The other piece of gear I’d like to shout out that I borrowed from my school that I will never shoot without again is the Aputure MC lights. The film was lit largely with natural and available light, but the MCs were absolutely perfect in helping to supplement that light when needed, as well as acting as fire light twice.
A tip that I haven't found anywhere else that I “invented” for creating fire light with zero budget is to shin a work light at the gold side of a round reflector and assigning someone the job of twisting the reflector in place to create an extremely convincing flickering that can light a whole room. I’ve used it twice, as the fireplace in The Invisible Man and the fire-door scene (supplemented by the MCs) in Clairvoyant.
What I Remember From the Shoot
To be completely honest, I don’t remember a lot of the shoot.
Directing for me is an out-of-body experience where I get to let a part of my personality that doesn’t get exercised often take over. Due to this, I don’t remember half of the specific decisions I made. There are just too many. But there are a couple random things I’ve picked up over the last couple of years that I wish I’d known sooner that I’ll rapid fire here:
Gaffer tape is cheap, and is the most important and used tool on set outside of camera and sound equipment.
Buy shower curtains at Walmart and tape them over windows and other light sources to soften and control light.
Foam core boards (in black and white) similarly make excellent lighting controllers and cost like 20 cents each.
Give people jobs and make them feel important on set.
Sound is a bitch on a budget, so research the hell out of it. But don’t forget about it in the midst of focusing on the visuals.
Don’t forget to eat.
Don’t forget that the cast and crew also need to eat.
Instead of telling an actor what to act like, explain why they're acting that way from the character's perspective.
That's a very basic way of explaining a very complex part of being a director, but it’s the best I can do here without writing an entire essay.
The Post-Producion Process
Post-production starts almost immediately when I get home after a shoot. I want to edit the scenes together as quickly as possible to make sure they work. The moment after the fire door scene where Claire is on the ground and the ghost opens the door behind her was a shot that we had to reshoot, and I’m so grateful that I caught how poorly the original take worked with everything around it.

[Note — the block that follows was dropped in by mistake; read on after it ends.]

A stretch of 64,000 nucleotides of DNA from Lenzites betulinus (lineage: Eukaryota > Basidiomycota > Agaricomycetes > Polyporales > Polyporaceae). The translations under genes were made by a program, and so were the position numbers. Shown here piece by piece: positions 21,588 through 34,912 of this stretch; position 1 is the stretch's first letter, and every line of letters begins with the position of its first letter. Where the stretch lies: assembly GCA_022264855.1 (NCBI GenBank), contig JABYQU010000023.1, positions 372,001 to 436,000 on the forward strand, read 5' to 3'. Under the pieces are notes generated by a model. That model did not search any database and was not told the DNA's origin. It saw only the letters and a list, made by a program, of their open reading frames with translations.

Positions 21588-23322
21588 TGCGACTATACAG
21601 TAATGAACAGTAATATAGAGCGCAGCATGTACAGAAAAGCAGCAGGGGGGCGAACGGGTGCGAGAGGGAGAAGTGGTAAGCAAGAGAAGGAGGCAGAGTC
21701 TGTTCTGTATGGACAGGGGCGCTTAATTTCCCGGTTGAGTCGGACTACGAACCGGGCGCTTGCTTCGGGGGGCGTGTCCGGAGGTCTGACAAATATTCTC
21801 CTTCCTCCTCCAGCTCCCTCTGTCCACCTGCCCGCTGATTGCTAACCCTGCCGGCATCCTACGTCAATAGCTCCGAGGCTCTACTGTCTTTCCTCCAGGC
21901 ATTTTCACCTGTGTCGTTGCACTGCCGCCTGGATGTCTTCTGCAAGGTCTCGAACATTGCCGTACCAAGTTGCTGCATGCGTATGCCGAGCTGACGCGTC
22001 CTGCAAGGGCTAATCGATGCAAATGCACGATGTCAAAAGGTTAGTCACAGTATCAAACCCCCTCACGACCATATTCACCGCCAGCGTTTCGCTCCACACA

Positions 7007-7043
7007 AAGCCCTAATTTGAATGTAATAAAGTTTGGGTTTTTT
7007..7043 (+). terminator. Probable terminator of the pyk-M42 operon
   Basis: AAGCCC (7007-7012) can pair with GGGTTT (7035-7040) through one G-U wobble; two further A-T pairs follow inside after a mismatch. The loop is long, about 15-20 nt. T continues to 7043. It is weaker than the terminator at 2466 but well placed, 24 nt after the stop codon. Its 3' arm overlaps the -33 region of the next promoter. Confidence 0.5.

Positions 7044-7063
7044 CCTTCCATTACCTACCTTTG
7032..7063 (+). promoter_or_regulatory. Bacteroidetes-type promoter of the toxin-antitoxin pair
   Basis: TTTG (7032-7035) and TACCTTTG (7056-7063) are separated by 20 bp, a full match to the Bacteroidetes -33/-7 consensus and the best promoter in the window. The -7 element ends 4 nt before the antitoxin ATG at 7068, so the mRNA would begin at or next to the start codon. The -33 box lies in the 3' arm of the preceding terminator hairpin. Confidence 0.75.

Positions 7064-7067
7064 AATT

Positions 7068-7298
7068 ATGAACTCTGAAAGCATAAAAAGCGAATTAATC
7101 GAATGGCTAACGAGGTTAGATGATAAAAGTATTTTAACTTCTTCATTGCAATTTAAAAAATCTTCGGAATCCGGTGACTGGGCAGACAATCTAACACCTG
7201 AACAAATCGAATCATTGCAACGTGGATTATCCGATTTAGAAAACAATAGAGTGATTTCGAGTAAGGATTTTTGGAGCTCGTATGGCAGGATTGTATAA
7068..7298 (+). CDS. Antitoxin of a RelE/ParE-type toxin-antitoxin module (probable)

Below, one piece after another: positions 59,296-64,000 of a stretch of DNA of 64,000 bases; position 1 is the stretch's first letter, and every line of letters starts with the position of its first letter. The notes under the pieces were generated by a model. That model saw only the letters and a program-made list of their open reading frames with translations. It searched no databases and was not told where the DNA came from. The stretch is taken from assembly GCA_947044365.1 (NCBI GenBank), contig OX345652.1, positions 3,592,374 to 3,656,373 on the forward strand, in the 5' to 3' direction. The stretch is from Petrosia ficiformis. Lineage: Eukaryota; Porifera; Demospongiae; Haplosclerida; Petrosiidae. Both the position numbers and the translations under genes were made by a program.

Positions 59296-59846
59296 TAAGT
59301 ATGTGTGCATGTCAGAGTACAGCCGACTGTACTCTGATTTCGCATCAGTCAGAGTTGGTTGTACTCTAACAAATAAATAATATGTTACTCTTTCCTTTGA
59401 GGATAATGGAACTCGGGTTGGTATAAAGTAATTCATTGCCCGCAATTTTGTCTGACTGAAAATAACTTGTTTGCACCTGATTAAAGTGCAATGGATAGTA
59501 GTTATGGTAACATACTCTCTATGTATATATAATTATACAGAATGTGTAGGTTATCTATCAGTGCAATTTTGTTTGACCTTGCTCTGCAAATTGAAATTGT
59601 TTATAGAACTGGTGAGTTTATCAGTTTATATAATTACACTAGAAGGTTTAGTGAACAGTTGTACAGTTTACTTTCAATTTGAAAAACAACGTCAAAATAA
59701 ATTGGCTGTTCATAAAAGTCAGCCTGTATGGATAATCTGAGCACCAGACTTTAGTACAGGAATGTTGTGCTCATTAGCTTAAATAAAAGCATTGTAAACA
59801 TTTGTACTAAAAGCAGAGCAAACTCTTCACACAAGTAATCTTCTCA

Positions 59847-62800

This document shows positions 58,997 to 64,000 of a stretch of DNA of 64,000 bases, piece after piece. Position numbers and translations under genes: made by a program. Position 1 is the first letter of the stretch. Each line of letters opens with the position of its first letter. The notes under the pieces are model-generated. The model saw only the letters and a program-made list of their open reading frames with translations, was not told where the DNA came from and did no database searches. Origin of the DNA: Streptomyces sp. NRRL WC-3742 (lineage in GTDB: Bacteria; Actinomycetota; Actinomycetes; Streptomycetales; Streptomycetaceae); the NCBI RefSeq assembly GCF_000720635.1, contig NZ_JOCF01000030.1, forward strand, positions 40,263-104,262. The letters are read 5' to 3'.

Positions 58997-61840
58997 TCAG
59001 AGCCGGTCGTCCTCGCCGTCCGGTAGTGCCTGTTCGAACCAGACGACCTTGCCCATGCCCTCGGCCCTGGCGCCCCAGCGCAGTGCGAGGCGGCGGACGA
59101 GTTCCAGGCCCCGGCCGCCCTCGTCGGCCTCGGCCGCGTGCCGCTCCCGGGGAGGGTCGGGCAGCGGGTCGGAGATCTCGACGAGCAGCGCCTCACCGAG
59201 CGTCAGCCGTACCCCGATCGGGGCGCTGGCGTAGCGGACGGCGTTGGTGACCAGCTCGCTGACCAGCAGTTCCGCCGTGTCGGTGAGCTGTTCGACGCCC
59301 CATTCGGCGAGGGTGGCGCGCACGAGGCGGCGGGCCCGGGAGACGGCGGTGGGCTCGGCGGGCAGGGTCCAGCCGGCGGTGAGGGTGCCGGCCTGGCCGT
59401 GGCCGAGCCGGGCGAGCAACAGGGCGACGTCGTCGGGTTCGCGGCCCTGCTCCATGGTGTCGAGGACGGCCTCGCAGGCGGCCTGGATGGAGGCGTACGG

Being able to show the crew a rough look at what we did the day after we shot was also extremely helpful in keeping everyone motivated, which is always helpful.
I spent three months editing Clairvoyant. I didn’t show the edit to anybody until about three weeks before I released it, which is not how I’d recommend doing this, but it's what happened. I could probably write an entire book about this process, but I want to instead go over the things that have made my life easier and my projects better.
Comparing my shot list to the final edit of the film, it's fair to say that, for me, 90% of the editing process happens before I step on set. By the time Clairvoyant was wrapped, I basically had to find the takes I marked as the best and most important, put them in order, and save for the prologue, which went from five pages that came back to close the film out at the end to a cut down version of what we shot.
Things were obviously tweaked and inserts were cut, but at that point it became a game of cutting frames off the ends of shots and restructuring scenes to work with the original score produced by my 16-year-old brother. Because we shared a room, I would edit a scene and send it to him across the room, and he would send it back with a music track and back and forth fine-tuning it.
This is where things get interesting. One of my favorite parts of the editing process (and there aren't many) is invisible VFX, things that realistically enhance a shot without drawing attention to itself. My favorite and probably the least subtle example in Clairvoyant is the first wide of the house on the hill. I replaced the sky with one that made the composition look more like a painting. Later in the film, the same composition is shown again 80 years earlier, but instead of leaving it the way it was, I digitally removed all buildings and power lines and more modern aspects of the landscape except for the house. This changed the landscape without drawing attention to itself. The option to change your shot like that is at least something to consider in my opinion because it costs you nothing and can drastically improve the quality of a shot. Every single shot in the film is enhanced like this beyond the color grade. While they are all fairly to extremely subtle, I believe it makes a difference.